I ran with Whitworth, neither of had done much running of late so we were well matched. As ever we chatted loads and consequently lost trail a few times. No problems with the general quality of the trail, it was well laid and generally easy to follow….although there were a couple of occasions when I thought the trail-layers were running low on sawdust – a couple of times the trail became decidedly thin.

P1050649Whitworth of the poorly knee, and equally poorly heel

The anti-clockwise route headed south from the pub before turning east to Peak Forest, covering some of the ground used by the Club’s annual Steeplechase. The terrain was typically limestone: well drained and easy on the eye.

The word on the street is that quite a lot of the route will be used for next year’s Point-to-Point.

P1050651Wilson leading the Medium Pack   

From Peak Forest the route turned north, passing to the east of Eldon Hill and then on to Windy Knoll where Rushup Edge came into view – in spite of the murk and mist.

P1050653McHarry leading the Fast Pack




Because of the poor visibility the views into the Vale of Edale weren’t brilliant, although looking back towards the east was clearer:


Eastwood had caught us up earlier and we trotted along together for a couple of miles until around Lord’s Seat on Rushup Edge when he pulled away.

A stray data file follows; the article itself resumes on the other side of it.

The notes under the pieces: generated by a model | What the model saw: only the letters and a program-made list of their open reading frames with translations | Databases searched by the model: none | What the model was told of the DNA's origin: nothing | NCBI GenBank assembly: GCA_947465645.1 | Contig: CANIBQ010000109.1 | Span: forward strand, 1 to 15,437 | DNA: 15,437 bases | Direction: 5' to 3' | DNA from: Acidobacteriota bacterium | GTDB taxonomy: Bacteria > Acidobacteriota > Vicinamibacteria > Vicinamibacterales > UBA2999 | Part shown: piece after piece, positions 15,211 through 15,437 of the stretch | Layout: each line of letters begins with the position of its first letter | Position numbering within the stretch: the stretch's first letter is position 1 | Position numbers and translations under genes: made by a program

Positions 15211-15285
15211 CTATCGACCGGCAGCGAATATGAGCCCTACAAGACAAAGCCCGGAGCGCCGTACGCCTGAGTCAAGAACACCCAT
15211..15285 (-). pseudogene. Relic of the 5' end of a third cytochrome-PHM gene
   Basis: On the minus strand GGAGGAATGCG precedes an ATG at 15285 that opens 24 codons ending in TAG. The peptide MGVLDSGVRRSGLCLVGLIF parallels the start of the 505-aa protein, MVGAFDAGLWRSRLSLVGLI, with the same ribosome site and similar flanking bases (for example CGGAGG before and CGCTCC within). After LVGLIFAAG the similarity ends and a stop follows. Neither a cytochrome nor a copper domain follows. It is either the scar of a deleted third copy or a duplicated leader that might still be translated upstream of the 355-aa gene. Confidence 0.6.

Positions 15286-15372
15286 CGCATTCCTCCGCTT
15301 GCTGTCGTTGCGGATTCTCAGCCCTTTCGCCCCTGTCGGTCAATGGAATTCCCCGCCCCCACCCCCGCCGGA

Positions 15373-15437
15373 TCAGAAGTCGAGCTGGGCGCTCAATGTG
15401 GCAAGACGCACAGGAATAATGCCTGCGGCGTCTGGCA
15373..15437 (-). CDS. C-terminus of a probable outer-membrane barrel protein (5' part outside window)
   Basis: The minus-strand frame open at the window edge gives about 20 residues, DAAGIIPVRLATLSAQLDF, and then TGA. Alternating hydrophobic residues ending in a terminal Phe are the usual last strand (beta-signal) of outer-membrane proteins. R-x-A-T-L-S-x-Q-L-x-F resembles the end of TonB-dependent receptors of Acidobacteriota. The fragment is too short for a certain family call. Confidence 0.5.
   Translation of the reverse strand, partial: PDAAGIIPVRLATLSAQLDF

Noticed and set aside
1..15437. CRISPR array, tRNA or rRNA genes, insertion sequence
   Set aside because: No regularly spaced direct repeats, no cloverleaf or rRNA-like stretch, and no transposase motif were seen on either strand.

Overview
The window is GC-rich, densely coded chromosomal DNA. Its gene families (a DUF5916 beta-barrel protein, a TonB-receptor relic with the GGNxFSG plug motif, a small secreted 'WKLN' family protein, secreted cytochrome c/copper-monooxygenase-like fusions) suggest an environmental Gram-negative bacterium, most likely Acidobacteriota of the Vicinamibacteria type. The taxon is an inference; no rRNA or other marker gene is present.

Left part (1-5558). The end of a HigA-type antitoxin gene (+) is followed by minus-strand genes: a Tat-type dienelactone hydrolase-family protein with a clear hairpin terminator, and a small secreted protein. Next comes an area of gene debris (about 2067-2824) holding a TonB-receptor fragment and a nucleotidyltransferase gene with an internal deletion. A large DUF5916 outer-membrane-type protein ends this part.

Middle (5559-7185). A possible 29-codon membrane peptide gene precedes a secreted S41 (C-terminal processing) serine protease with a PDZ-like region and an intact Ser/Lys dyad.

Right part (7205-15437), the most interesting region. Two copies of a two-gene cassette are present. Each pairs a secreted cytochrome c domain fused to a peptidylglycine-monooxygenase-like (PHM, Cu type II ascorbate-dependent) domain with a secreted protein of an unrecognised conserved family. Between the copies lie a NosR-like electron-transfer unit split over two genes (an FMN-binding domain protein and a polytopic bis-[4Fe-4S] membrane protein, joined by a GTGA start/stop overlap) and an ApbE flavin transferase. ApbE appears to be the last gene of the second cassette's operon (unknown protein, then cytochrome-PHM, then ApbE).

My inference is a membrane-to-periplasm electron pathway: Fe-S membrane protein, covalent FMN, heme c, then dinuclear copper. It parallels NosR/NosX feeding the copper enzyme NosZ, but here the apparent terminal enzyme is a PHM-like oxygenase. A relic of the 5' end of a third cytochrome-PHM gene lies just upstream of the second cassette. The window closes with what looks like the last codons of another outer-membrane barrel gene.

P1050662Whitworth chasing Eastwood along the ridge

P1050664Rushup Edge is used as a launch site for people intent on hurling themselves into oblivion

P1050668The stony track along the top played merry-hell with Whitworth’s poorly heel.

    P1050669At the Pennine Bridleway the trail turned south for the last mile or so back to Sparrowpit.

P1050671  Part of The Pennine Bridleway

P1050673The route suffered from an excess of stiles, some were seriously broken, like this one just to the north of Sparrowpit, others were really on passable by those with very long legs. Like Whitworth.

P1050675The Wanted Inn, Sparrowpit 

Thanks to Potter and Stanton for laying such a good trail, they should be allowed out more often. Even more thanks to Brian for agreeing to run round with me, providing excellent conversation….and, er, buying me a pint at the end :-)

Shame about the food at the pub: a single course consisting of a small portion of stew with hardly any vegetables but bulked out with bread and not very good dumplings. It really wasn’t up to much – not when the club was charged £10 a head. If the Club runs from there next year I’ll duck out of the ‘meal’.

Bathing & changing facilities at the pub were pretty dreadful too: the tin bath was outside the back of the pub. I’m just glad it wasn’t cold & rainy. On the plus side the sight of 15 – 18 hairy-arsed runners stripping off probably gave the local ladies something to laugh at.

The beer was good though.

Where we went:


9.4 miles with around 1400’ of ascent.

Viewranger stuff here – although it shows the route as just short of 9 miles it’s actually 9.4 miles. I think it’s down to the way Viewranger uses waypoints to calculate distance.

More photographs here.